The family is currently renting a house but plans to move back home after repairs are made.
On a cold January night, Timeeka Wilkins got a phone call that would change her life. It was a neighbor telling her that Wilkins home was on fire. She and her four children lost everything in the blaze.
Wilkins says that when she first re-entered the house she could stand in her living room and see the sky through a hole burned into the roof. “Within 20 minutes, the Red Cross was here. It’s not a joke,” Wilkins says. “Just look over your shoulder. They’re here.” The Red Cross provided the Baltimore family with shelter, food, clothing and the other essentials that were needed to get back on their feet.
Unfortunately, this was the second time Wilkins had to experienced the loss that comes with a home fire. In 1995 a blaze that began in a neighboring home not only destroyed her house but almost took the lives of her family. Wilkins' mother, sister and her three of her children were all hospitalized after that disaster. She says it was a Red Cross volunteer who got her through that first night.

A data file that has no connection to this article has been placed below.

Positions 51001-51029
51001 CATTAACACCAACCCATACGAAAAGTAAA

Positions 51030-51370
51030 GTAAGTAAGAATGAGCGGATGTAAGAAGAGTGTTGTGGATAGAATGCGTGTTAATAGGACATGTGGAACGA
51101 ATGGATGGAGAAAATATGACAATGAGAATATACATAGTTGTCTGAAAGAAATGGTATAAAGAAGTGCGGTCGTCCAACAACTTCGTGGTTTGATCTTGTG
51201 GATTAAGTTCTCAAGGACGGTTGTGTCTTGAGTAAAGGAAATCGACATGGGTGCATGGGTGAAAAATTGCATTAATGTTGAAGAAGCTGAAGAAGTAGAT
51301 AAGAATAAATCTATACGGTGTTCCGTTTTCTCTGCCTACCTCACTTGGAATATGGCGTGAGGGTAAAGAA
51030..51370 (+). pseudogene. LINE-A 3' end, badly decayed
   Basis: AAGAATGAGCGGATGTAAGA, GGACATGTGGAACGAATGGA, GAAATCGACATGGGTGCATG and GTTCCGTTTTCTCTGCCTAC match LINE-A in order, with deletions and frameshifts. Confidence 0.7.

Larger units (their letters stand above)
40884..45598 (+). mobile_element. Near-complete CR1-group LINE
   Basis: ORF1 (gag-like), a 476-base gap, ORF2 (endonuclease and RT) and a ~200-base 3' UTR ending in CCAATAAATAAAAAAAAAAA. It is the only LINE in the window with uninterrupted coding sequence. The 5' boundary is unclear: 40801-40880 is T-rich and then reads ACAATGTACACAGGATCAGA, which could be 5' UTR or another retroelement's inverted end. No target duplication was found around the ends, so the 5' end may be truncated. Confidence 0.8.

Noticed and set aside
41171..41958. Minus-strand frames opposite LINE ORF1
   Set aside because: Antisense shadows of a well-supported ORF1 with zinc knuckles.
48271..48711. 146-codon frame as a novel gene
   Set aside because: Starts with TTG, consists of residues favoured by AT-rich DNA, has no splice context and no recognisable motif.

“It was very comforting because I didn’t have anyone else at that moment,” Wilkins recalls. “And it’s a volunteer. This is someone who is just sitting here because they want to. Not because they are waiting on a paycheck.” In addition to the emotional support, the Red Cross also provided Wilkins with shelter, food, clothing and even helped her look for a new place to live. They followed up with her for months after the fie.